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Booker T. Washington

On the 5th of April 1856, in Franklin Country, Booker Taliaferro was born at the farm of James Burroughs, a farmer in Virginia. His mother later got married to a fellow striver, Washington Ferguson. When Booker enrolled in school, he came to be referred to as Booker T. Washington. It was much later after the civil war that the family relocated to Malden, West Virginia. At the age of nine, Booker secured service as a packer of salt where his stepfather Washington worked at that time at a mine. A year later, Booker became a coal miner where he provided his services for two years until he became a houseboy in the house of Lewis Ruffner, who was the proprietor of the mines. It was the wife of Lewis that encouraged Booker to continue with his education after which he joined the Agricultural Institute of Hampton.

The chief of Hampton Agricultural institute was Samuel Armstrong, who had previously served as the commander of the African American horde during the civil unrest. Armstrong was a strong opponent of the idea of slavery. He actually believed that it was paramount that all the freed slaves received some form of practical education. It was in this wake that Armstrong liked the motivation that Washington had within him and went ahead and made arrangements for his tuition bill to be footed by a white man who was so wealthy. It happened that Armstrong developed into Washington’s counselor. After Washington graduated from the Agricultural institute in 1875, he made a comeback to Malden where he found an employment spot in a local school. In 1878, he engaged in working services by Samuel Armstrong, where he taught Native Americans. In 1880, Adams Lewis, a black political principal, concurred to helping two white candidates, Arthur Brooks and William Foster, emerge victors in a local election in exchange for the construction of a school in the area that the Negros could attend.

It happened that both men won the seats they were contesting for and their political influence saw the construction of Tuskegee Institute. It was commissioned on the 4th of July, 1888. It was established in a building that was previously the local house of worship. The school was being given an initial funding of 2000 dollars per annum, but this was only sufficient to foot the salary bills of the teachers. Ultimately, Washington had to borrow funds from Hampton Agricultural Institute and purchased a dilapidated piece of land where he built his own establishment. The school tutored academic subjects but lay particular emphasis on practical education, which included carpentry, shoemaking, farming and brick making. These students took part in the building of the new school.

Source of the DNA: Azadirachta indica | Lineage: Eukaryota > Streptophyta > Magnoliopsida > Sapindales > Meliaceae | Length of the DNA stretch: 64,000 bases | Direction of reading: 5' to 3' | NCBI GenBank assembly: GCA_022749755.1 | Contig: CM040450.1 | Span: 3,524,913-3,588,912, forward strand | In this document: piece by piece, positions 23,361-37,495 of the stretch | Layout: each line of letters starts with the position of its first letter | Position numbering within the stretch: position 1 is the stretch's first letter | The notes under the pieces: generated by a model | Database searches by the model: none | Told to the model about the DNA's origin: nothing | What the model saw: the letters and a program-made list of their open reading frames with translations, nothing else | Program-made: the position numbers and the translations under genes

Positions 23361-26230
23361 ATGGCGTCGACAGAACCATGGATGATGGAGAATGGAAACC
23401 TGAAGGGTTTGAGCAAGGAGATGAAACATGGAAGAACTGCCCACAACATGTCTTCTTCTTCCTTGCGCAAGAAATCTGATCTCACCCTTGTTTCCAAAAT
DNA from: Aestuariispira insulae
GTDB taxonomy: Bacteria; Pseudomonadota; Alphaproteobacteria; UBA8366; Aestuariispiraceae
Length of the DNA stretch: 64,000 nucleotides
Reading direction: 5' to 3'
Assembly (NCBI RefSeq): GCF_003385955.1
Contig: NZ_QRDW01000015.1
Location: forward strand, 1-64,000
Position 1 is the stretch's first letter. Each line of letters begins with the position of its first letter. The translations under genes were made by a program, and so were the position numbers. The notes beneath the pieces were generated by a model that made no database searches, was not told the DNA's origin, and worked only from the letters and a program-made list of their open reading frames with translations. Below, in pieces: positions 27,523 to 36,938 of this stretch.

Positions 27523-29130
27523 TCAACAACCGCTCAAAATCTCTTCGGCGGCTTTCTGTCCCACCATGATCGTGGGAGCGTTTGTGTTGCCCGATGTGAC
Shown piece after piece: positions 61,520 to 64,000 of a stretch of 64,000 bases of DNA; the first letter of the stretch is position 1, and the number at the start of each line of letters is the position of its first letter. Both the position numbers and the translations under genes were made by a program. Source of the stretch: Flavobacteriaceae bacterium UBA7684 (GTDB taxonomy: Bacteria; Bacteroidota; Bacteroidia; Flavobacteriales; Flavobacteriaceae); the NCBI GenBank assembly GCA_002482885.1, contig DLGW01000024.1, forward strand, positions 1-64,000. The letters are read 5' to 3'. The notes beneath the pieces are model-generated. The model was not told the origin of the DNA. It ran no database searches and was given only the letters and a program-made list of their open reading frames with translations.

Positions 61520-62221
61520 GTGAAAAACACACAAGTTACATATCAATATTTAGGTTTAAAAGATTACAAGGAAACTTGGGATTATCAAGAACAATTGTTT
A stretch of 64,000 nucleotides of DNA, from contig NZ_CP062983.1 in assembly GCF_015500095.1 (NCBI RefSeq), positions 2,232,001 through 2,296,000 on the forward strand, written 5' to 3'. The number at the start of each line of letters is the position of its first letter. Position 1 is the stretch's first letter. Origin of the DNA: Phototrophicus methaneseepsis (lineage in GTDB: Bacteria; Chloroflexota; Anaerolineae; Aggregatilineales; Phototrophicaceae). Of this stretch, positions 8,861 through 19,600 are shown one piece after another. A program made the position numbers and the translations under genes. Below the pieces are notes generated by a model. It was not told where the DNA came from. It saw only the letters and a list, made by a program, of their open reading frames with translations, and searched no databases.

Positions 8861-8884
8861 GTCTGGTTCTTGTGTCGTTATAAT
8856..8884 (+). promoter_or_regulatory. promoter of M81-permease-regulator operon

Booker T. Washington became known in the midst of the worsening political, social and economic conditions for black Americans. In the decade, 1895-1915, Washington’s programs lay the grounds for the huge debate on the programs that were meant for the Negros. In substitute, the blacks or better still Negros, would give up their demands for civil rights and social equality. Washington actually believed that if the Negros gained an economic foothold and substantiated themselves as useful to the whites, then social equality and civil rights would ultimately be awarded to them. All the Negros were urged to work as skilled artisans, farmers and manual workers to prove to the whites that all the blacks were not thieves as assumed.

The philosophy that Washington had was that one of having room for white oppression. It was his advice to his fellow black men to trust the paternalism of the whites and concur to the fact of white supremacy. He laid particular emphasis on the fact of mutual interdependence of the whites and blacks, but held firm his opinion that they were to stay socially separate. Washington actually told his fellow black men to hold grounds in the South, get some useful education, work hard, save their money and purchase their own property. By so doing, Washington believed that the Negro community would eventually earn full citizenship. Americans responded with great gusto and went ahead to make him the leader of the Negro movement. Because of his programs, which were well received by the whites, contributions started trickling in for the Tuskegee Institute as well as other institutions that held the notions that were being advocated for by Washington. His legacy grew to the point that he was regarded as the spokesman for the whole Negro community.

With very strong white support, Washington went on and became an outstanding leader of the Negros, not only in the field of education, but in business and all the public affairs in general. In 1901, Washington published his carefully crafted and very well-liked autobiography Up from Slavery. It is a classic book that contains his program and vision for the black community in the United States of America. It gave an optimistic view of the life that the blacks had and also touched on the relation of the races in America. This further propelled Washington because all his principles reflected what the whites wanted.

In 1900, Washington helped in the establishment of the National Negro Business League. It was instituted to cater to the commercial issues that touched on the lives of the Negros and did not pay attention, particularly, to the African American civil rights. Booker Taliaferro Washington fell ill and was taken to St. Luke’s Hospital for medical attention, on the 5th of November 1915. He had conditions with his vascular circulation of blood, due to acute arteriosclerosis. He was cautioned that he had a short time to live, so he travelled to Tuskegee where he bid the world goodbye on the 14thof November, 1915. More than eight thousand people attended his burial in the Tuskegee Institute Chapel.

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